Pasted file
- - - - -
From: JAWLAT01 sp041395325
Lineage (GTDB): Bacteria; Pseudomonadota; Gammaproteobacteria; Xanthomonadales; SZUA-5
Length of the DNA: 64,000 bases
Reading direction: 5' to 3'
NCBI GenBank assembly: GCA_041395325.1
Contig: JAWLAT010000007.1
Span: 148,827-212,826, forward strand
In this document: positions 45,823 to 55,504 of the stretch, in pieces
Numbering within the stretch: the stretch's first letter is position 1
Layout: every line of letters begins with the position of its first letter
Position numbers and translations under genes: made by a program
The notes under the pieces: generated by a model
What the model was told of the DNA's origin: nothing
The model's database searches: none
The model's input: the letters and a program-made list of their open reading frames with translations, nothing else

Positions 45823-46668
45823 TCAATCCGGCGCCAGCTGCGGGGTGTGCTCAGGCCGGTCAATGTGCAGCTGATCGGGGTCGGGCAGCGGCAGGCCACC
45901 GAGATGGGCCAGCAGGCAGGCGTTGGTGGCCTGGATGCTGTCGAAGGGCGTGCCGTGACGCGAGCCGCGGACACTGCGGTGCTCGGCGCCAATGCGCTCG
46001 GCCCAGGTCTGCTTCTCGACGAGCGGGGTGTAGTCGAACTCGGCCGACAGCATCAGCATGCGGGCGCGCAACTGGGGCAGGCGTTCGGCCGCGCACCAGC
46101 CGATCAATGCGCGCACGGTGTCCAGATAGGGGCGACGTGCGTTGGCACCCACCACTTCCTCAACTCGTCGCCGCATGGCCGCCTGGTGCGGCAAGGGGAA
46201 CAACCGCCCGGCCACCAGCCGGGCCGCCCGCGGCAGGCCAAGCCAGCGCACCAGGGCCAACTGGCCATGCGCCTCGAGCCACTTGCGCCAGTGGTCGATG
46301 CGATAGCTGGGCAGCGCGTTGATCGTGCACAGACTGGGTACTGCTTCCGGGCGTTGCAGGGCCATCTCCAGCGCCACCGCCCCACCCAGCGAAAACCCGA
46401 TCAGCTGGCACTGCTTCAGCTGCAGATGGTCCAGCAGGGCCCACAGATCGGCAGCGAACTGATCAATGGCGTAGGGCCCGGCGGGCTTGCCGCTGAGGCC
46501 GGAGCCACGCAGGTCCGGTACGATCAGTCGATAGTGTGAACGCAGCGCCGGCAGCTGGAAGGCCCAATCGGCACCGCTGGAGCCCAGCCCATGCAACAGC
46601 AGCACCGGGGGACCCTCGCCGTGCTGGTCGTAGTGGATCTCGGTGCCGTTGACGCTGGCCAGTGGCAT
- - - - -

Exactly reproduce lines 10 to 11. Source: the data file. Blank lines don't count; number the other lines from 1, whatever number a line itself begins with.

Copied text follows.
Layout: every line of letters begins with the position of its first letter
Position numbers and translations under genes: made by a program